Huey with blackberries and jam
For the past couple of weeks I’ve played my gigs through wincing pain. The pads of the fingers on my right hand are covered with puncture wounds and splinters of tiny thorns; they’re also stained the color of Barney the dinosaur. I’m a bit embarrassed at the unsightly chigger bites covering my wrists, the backs of my hands, my ankles. And to be perfectly truthful, I’ve been sneaking onto someone else’s property in the evenings about two hours before the sun goes down. It’s slightly cooler then, which matters a lot since I’m wearing heavy gauge long pants, a long sleeved shirt, boots, and a hat. It’s not what you think. Wait, maybe it is. Blackberries.
I take for granted the ubiquitous wild fruit that grows on cut-over land in my region. But last summer was cool and wet, and there were no blackberries to be had. The fruit itself is too seedy and tart for me. But when made into syrup, jam, sherbet, and vinegar it’s one of my very favorite flavors. Midwinter I ran out of blackberry syrup (which is my topping of choice for yogurt) and I’ve had a mighty craving ever since.
Two years ago, blackberries grew everywhere on our farm. Since then the trees have gotten taller and shaded them out. But a fifteen-minute walk through the woods gets me to a large parcel of recently lumbered land with acres and acres of brambles, seedling loblollies and poplars, and yes…blackberries. Any experienced blackberry forager knows that to get to the sweetest, plumpest berries, you have to fight through the fierce new growth vines that surround the old, berry-laden vines that hide in the back, usually near the edge of the woods. I called my dad after my first time out this year, complaining bitterly about my bleeding hands. Full of practical wisdom, he said, (insert WV accent) “you know what you need is a heavy leather glove on your left hand and a rope to tie your bucket around your neck at waist length.” Genius! After implementing his advice I could pick a gallon per hour.
There’s a thrill to finding abundant food that I didn’t cultivate myself. I’m sure this is what foragers of wild mushrooms must feel. I work so hard on my garden beds, planting most of what I grow from seeds that I’ve saved myself. I wait. I weed. I weed some more. But in July I suit up in protective gear and head to lands of red clay thorny torture. I return with buckets of pure blackish-purple heaven.
For the past two years I’ve been writing about this great community activity in Southside VA. It has transformed my methods of gardening and preserving knowing that I can buy certain crops in bulk that were grown just down the road from me. I no longer bother with the plants that either take up too much room (squash) or that don’t do well in my garden (broccoli). That makes room for the fun crops like peppers and beans and tomatoes. I added a whole row of sunflowers this year for the bees.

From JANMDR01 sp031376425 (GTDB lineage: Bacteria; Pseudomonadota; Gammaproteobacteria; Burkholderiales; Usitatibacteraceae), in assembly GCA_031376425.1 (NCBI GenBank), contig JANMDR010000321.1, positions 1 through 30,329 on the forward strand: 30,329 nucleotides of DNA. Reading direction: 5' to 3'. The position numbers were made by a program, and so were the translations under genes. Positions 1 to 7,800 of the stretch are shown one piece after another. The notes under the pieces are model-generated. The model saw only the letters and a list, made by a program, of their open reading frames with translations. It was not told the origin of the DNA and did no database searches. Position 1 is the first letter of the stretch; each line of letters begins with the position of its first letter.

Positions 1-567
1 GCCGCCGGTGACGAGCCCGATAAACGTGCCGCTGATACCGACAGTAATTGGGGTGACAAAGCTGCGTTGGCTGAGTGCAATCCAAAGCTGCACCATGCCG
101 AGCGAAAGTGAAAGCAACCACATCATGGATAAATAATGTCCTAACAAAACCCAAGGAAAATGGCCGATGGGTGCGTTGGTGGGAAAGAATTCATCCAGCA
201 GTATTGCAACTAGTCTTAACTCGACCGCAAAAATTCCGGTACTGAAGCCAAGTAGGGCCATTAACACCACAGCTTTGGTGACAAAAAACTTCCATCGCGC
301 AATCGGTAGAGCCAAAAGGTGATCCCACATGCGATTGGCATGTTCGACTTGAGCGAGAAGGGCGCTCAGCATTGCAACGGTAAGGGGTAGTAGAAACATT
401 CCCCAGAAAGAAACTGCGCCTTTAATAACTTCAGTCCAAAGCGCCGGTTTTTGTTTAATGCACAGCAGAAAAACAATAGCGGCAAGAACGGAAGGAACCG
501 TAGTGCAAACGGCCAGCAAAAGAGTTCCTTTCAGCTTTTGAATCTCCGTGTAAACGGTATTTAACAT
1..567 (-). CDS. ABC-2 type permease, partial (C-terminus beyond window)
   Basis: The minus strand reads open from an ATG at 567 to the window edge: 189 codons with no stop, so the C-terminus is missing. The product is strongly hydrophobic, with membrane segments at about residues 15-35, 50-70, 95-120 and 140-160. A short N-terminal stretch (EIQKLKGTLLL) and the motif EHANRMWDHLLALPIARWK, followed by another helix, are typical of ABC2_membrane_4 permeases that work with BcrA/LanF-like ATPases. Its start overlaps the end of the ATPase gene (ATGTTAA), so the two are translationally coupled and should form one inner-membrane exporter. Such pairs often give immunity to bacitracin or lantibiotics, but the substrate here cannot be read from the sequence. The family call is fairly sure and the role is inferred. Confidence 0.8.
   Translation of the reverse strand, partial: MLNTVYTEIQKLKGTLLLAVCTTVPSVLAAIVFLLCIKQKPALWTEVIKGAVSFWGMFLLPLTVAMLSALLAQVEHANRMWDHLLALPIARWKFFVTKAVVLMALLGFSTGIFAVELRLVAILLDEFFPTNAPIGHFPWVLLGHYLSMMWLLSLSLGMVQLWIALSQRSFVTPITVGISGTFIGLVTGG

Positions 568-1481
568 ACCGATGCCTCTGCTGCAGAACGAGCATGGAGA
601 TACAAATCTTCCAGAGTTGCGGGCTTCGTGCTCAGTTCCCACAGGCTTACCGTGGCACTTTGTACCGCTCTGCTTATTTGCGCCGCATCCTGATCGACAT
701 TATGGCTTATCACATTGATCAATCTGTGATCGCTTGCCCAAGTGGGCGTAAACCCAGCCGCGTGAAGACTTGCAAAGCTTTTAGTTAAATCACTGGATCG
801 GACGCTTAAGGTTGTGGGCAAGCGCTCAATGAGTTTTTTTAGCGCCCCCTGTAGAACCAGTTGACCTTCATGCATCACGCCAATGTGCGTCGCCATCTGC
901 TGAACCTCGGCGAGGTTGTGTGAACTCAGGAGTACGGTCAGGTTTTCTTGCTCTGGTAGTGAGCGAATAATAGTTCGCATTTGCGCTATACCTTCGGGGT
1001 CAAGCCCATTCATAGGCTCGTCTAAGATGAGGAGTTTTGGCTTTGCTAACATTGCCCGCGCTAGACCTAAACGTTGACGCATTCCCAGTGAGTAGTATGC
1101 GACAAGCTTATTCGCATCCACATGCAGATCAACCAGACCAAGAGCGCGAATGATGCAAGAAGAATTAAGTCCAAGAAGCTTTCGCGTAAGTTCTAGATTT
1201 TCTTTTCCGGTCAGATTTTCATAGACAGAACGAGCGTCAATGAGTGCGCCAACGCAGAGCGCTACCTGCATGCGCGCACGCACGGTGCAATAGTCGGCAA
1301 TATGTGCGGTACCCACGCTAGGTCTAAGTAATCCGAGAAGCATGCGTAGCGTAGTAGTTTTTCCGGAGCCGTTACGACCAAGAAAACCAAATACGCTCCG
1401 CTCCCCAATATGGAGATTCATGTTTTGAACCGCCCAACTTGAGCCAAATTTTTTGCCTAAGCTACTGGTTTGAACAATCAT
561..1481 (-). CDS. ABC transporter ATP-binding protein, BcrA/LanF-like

I’ve never been much for flower gardens. Beautiful wildflowers grow everywhere out here, so I’ve always concentrated on vegetables and fruit. You can imagine my surprise when I heard my number called…”sold to #580.” I turned to see Pat bidding on flowers. And bidding. And bidding. When we got home he tilled up a big section of the yard and planted the loveliest annual flower garden. I admit, it’s very pretty. The bees agree. A couple of nights ago I watched a hummingbird moth drinking from all the petunias; a thrilling sight if you’ve never seen one of these amazing moths.
One more thing that you can’t see in this picture: I bought an entire flat of watermelon plants. They looked so healthy and strong, and no one else was bidding on them. So I brought them home and admitted to Pat that there was no room in my garden to plant them. He suggested that we put them in flower beds all over over the front yard and see what happens. That was 3 weeks ago. Not one plant has died and they’re vining everywhere. I hope you guys like watermelons.
Over the winter, a new friend showed up outside our cabin. At the time, we just called her “The Fox.” She’d make her rounds just before sunset and kept her distance from the porch. I was immediately charmed by her pretty face and lustrous coat, and started putting meat scraps out for her. Lo and behold, she came closer and closer, until one day I noticed her sitting outside waiting for her evening snack. I present her with cat food, cat treats, pork cracklins, and spoons of bacon grease (good for a shiny coat). She doesn’t mind us talking to her, or even shining the flash light on her after dark, but if we make a sharp movement her skittishness has her many yards away in an instant. Although I doubt I’ll ever get her to eat from my hand or be able to pet her beautiful fur, it’s enough to see such a lovely creature up close. Earlier this week, I told Pat that I think she needs a name. He said, “It’s Lily.”